Three Mod Night, or "Taming a Titan" (Macap M7K) - Page 2

Grinders are one of the keys to exceptional espresso. Discuss them here.
Anvan (original poster)

#11: Post by Anvan (original poster) »

Agreed, Mitch, and thanks. Yours is one of the in-depth threads on this topic that provides really useful information, plus, of course, arguments (it is an H-B thread after all) for more sides of the picture than I previously knew existed. I learned a lot from it and the others.

These discussions (regarding the effects of pop-corning, columns, weights and so forth) needed no assistance from me to continue - having already quite a life of their own - and frankly I felt unequal to the task of contributing anything meaningful to the expertise already in print. So this current thread was just about one way of modifying this one product within the context of single dosing - as opposed to replicating the arguments for or against that practice.

From your and the other discussions, however, I did come away with a few settled beliefs:
  • First, it's likely that whatever consistency is actually achievable (given the uncontrollable day-to-day age, humidity etc. variations) will take place with consistent weight.
  • Second, the ideal weight to use is the coffee beans themselves since only they can seamlessly compose both the weight and the material. Only the beans are capable of controlling pop-corning all the way into and within the burrs.
  • Third, people using columns for this task are pretty satisfied overall, and that likely stems from the gravitational pressure vectors in a column closely approximating those in a stock hopper filled to the same level. (This would also explain the preference for lighter weights upon such a replacement column, since we are trying to replicate just the weight of the column above the burrs, not that of the entire hopper contents.)
  • Fourth - and I realize I'm more out on a limb here - burrs turning slowly at fewer RPM will cause fewer pop-corning inconsistencies. I believe I recall others commenting to that effect, but also (as an admitted thought experiment) mentally reduce the RPM to near the stopping point (similar to a hand grinder turned very slowly) and picture the reduction of pop-corning in that circumstance to the vanishing point. As a corollary, a conical burr set may also "auger" the beans into and through the finer teeth with more certainty, further limiting the incidence of pop-corning. "Proof" of these influences may be hard to come by, but perhaps not so, just being "convinced."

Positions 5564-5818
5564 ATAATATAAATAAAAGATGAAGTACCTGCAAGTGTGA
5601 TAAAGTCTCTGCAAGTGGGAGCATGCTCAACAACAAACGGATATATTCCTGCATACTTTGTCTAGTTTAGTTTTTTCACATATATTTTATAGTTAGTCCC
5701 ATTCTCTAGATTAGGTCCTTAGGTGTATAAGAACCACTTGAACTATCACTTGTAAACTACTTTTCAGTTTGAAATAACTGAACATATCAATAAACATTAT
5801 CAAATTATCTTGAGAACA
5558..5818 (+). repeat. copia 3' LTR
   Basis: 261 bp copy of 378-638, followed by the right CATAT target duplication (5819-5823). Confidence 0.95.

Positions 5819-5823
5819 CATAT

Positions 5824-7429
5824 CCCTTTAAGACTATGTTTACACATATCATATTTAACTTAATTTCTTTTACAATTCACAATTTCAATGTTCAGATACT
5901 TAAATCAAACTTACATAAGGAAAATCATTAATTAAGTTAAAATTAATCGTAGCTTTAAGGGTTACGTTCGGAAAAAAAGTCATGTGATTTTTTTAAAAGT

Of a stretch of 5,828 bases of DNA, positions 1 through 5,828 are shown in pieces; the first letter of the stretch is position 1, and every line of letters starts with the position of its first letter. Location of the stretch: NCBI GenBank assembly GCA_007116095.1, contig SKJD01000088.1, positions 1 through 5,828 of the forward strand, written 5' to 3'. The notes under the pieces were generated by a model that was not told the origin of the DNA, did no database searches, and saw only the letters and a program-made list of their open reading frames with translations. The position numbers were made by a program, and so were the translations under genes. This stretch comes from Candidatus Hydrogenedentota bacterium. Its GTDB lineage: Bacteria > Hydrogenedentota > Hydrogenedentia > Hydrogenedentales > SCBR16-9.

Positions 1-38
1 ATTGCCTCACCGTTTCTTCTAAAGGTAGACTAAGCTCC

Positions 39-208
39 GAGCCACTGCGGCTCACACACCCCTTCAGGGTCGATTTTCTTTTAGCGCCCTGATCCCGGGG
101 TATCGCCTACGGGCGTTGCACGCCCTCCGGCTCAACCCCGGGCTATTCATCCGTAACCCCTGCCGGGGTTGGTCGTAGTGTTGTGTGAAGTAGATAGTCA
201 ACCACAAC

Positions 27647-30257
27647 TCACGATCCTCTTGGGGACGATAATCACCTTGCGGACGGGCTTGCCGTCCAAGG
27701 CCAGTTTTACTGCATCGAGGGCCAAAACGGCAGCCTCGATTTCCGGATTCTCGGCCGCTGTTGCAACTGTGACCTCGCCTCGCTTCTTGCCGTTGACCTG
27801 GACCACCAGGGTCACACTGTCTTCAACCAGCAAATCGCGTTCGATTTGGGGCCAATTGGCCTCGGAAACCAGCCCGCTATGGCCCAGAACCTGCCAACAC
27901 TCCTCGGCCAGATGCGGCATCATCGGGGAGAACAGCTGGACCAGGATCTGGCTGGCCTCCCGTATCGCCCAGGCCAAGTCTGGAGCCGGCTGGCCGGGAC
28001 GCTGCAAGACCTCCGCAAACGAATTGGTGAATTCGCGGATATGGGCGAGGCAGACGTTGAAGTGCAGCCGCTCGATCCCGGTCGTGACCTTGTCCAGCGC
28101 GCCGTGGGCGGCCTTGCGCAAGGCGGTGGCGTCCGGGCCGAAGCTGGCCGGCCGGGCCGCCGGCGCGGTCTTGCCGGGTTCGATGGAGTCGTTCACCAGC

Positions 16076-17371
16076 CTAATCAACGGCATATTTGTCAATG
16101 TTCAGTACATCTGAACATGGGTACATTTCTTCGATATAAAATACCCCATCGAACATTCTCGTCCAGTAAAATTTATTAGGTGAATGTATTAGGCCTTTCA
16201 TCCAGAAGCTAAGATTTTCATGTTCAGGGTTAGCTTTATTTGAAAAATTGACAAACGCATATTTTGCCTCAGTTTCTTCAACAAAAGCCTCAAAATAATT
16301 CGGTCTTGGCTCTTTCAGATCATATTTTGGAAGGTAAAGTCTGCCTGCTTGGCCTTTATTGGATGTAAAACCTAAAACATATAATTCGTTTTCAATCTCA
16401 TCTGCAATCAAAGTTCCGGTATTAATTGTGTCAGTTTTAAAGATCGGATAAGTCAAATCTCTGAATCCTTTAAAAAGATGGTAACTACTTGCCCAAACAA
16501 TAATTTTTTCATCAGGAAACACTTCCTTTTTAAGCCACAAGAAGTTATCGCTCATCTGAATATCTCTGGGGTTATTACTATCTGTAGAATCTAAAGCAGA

So given this model it makes perfect sense that an inch or two of beans in a column with a weight to add relative consistency would work pretty well. For this project's rules of engagement however, the single-dosing requirement pre-empts the inch-of-beans strategy, and instead I needed to rely on a plunger/weight that would get right down to the burrs to handle most of the shot, then rely upon the slow conical design to mitigate the negative effects of pop-corning for the last few beans in the dose.

Of course that's an admitted compromise: I harbor no illusions that the result is exactly as it would be with a consistent column or hopper of actual coffee beans (see second point above). But I do believe any damage to taste in the cup has been reduced to practical insignificance, and is regardless overwhelmed by the advantage (to me anyway) of freely changing coffees shot-to-shot with zero waste.

Anvan (original poster)

#12: Post by Anvan (original poster) »

Bluecold wrote:That's not just rpms but mostly chute design. The chute of my Faema is more tangential than radial so grounds really fly out. Even at 300rpm, the tips of 8cm long vanes go roughly 7.5m/s or 27 kilometers per hour.
That's a huge factor - thanks for pointing that out. Checking the M7K, it appears to be the opposite of your Faema: the center line of the chute passes right through the burr/sweeper axis, so most of the tangential rays from the sweeper strike the left wall of the chute and sort of tumble out, instead of flying.

I'm guessing that the grinders with the least clumping are effectively using the ejection geometry to achieve that end with a nice broadcast into the hopper or chute, not unlike a really good and even rotary seed spreader for example.